I know there are different ways of making pregnancy padding, some that are
      belly only and aren't on a shirt base at all but are padding encased in
      something like a pillow and tie or strap around. From experience, I like
      the t-shirt method best, and use it for many kinds of body suits where
      padding is needed. It's cheaper than buying a body suit, washes pretty well
      (if the layers of padding are stitched down to the one below, it isn't as
      likely to bunch-up and get lumpy in the wash), and fits. You can also find
      all materials at your local store such as Wal-Mart, K-Mart, Venture (Chicago
      area), and other such stores that sell clothes and fabric-craft-quilting
      supplies. Hope this helps!

      ****Raven****
      ^_^

      >From: "Angelica Harmon" <lilithschilde@...>
      >Reply-To: TheCostumersManifesto@egroups.com
      >To: TheCostumersManifesto@egroups.com
      >Subject: [TheCostumersManifesto] pregnancy padding
      >Date: Thu, 12 Oct 2000 22:31:29 -0000
      >
      >Does anyone have an idea how I can find a pregnancy suit? Or possibly
      >another idea on how to do the padding I need to play a pregnant
      >character? I know they must be out there somewhere, but I've looked
      >for almost a week without even a shred of luck. Any help would be
      >greatly appreciated.
      >
      >Thanks!
      >Angelica
      >

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    • Patricia (Coopie) Mason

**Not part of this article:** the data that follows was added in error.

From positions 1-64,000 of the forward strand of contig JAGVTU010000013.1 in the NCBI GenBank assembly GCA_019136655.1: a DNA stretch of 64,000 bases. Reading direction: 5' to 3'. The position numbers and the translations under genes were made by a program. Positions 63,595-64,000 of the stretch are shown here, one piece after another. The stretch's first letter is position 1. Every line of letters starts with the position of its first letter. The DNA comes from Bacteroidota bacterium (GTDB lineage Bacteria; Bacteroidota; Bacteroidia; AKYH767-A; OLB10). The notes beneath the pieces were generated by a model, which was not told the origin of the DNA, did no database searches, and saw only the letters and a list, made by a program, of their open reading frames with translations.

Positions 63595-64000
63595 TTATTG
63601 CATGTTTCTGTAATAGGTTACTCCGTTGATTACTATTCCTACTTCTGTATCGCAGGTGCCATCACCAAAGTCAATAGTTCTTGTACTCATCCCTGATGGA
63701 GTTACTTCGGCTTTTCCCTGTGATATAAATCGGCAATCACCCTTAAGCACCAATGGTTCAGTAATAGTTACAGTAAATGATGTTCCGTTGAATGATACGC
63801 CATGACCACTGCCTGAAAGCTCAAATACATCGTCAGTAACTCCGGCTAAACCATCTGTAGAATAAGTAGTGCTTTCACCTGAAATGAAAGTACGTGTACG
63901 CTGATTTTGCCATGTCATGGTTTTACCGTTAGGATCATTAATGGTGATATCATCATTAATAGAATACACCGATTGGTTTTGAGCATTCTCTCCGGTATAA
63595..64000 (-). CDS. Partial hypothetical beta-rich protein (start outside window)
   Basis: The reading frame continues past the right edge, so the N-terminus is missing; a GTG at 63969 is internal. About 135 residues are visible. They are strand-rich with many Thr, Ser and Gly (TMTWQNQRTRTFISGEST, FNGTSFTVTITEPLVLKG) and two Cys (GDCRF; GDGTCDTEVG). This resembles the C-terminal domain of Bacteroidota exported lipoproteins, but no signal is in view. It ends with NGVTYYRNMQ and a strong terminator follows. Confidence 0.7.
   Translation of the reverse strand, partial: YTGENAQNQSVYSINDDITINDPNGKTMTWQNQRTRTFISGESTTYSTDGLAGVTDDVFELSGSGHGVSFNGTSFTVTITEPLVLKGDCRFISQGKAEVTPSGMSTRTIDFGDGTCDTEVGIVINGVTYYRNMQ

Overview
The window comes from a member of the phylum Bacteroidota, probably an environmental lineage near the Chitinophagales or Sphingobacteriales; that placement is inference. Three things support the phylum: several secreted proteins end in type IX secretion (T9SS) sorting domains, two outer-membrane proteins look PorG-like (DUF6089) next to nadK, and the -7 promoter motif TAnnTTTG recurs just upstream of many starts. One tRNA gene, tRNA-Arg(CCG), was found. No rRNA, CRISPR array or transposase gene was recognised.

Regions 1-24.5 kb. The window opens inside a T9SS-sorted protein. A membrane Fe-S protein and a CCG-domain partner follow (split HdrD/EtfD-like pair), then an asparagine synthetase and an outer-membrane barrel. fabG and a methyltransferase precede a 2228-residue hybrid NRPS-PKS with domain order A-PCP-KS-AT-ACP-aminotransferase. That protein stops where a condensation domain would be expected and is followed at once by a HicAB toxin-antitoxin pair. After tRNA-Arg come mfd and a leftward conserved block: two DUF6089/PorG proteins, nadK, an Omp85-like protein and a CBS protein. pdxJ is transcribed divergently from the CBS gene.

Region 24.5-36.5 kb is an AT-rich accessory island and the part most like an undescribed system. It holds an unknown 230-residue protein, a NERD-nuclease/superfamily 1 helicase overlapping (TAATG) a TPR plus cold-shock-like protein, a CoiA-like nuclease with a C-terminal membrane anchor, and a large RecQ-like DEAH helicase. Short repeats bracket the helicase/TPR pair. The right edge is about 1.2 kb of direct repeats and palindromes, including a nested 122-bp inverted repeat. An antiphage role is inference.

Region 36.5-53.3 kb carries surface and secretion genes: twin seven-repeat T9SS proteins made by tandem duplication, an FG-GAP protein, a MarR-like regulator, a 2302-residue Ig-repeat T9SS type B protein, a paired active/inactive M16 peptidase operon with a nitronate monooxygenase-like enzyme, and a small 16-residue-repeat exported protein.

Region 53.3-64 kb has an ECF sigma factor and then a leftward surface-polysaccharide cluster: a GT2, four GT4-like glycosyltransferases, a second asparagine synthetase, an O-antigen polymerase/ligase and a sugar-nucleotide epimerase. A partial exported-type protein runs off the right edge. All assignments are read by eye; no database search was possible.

The same idea but based on an old or (inexpensive) leotard, works really, really well. It;s very natural looking and stays where you want it. I have an
      Message 2 of 3 , Oct 13, 2000
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        The same idea but based on an old or (inexpensive) leotard, works really,
        really well. It;s very natural looking and stays where you want it. I have
        an objection to babies who wander, especially when the actress sits down! I
        cut away around the breasts and then augment them separately if necessary.
        Cover with tricot or lycra.
        Coopie
        ----- Original Message -----
        From: "Sarah P" <Alexandreirazputin@...>
        To: <TheCostumersManifesto@egroups.com>
        Sent: Thursday, October 12, 2000 8:57 PM
        Subject: Re: [TheCostumersManifesto] pregnancy padding


        > Can you sew? Even a whipstitch would work. Okay, pregnancy padding is
        > pretty simple. Get a close-fitting white t-shirt that comes down to
        almost
        > the hipline, and another of maybe one size larger or the same size. If
        you
        > have a dressform, you're in luck. If not, see if you can borrow one from
        a
        > friend, a local theatre company, school theatre department, or fabric
        store,
        > because you'd probably rather sew on something that won't hurt if it gets
        > stuck with a pin or needle. ^_^ Also get a roll of quilt batting.
        >
        > On the t-shirt, the padding will go where the belly and bust are on the
        > person. For a pregnancy belly, it is centered a little bit lower than
        what
        > people generally consider to be the stomach--the belly-button or navel is
        in
        > the middle more or less. Start by marking in pencil where the belly is to
        > go on the body--this is usually from the sides of the waist to the lower
        > abdomen to the bottom of the ribcage, a sort of circular area. Also mark
        > where the bust is--this is for adding some padding here, too.
        >
        > Once this is done, measure and trace the circular area onto paper,
        measuring
        > across in four directions with a measuring tape (looks like a ruler as a
        > ribbon, trust me a Stanley measuring tape like you'd find at Home Depot
        > won't work as well--I've known people who tried to take their measurements